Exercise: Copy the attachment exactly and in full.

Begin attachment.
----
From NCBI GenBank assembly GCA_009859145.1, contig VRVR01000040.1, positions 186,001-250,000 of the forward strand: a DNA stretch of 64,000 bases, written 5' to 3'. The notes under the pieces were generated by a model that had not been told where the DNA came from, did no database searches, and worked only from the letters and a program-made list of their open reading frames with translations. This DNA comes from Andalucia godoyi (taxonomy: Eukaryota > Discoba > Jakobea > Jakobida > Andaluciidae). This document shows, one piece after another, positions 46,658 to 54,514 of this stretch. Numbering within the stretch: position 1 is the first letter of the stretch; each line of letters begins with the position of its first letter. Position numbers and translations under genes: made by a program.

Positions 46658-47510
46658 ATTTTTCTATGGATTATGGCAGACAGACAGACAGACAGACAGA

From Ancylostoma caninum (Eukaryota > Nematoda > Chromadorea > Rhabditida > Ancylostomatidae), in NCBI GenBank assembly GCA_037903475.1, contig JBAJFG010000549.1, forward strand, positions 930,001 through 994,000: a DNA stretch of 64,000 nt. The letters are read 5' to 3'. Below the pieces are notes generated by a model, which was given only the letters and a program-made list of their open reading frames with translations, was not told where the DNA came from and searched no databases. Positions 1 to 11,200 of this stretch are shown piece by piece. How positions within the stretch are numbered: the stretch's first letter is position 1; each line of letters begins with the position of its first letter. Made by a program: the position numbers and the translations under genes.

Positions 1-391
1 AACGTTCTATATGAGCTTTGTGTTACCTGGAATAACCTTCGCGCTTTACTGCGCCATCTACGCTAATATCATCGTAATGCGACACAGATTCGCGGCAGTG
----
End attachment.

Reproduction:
From NCBI GenBank assembly GCA_009859145.1, contig VRVR01000040.1, positions 186,001-250,000 of the forward strand: a DNA stretch of 64,000 bases, written 5' to 3'. The notes under the pieces were generated by a model that had not been told where the DNA came from, did no database searches, and worked only from the letters and a program-made list of their open reading frames with translations. This DNA comes from Andalucia godoyi (taxonomy: Eukaryota > Discoba > Jakobea > Jakobida > Andaluciidae). This document shows, one piece after another, positions 46,658 to 54,514 of this stretch. Numbering within the stretch: position 1 is the first letter of the stretch; each line of letters begins with the position of its first letter. Position numbers and translations under genes: made by a program.

Positions 46658-47510
46658 ATTTTTCTATGGATTATGGCAGACAGACAGACAGACAGACAGA

From Ancylostoma caninum (Eukaryota > Nematoda > Chromadorea > Rhabditida > Ancylostomatidae), in NCBI GenBank assembly GCA_037903475.1, contig JBAJFG010000549.1, forward strand, positions 930,001 through 994,000: a DNA stretch of 64,000 nt. The letters are read 5' to 3'. Below the pieces are notes generated by a model, which was given only the letters and a program-made list of their open reading frames with translations, was not told where the DNA came from and searched no databases. Positions 1 to 11,200 of this stretch are shown piece by piece. How positions within the stretch are numbered: the stretch's first letter is position 1; each line of letters begins with the position of its first letter. Made by a program: the position numbers and the translations under genes.

Positions 1-391
1 AACGTTCTATATGAGCTTTGTGTTACCTGGAATAACCTTCGCGCTTTACTGCGCCATCTACGCTAATATCATCGTAATGCGACACAGATTCGCGGCAGTG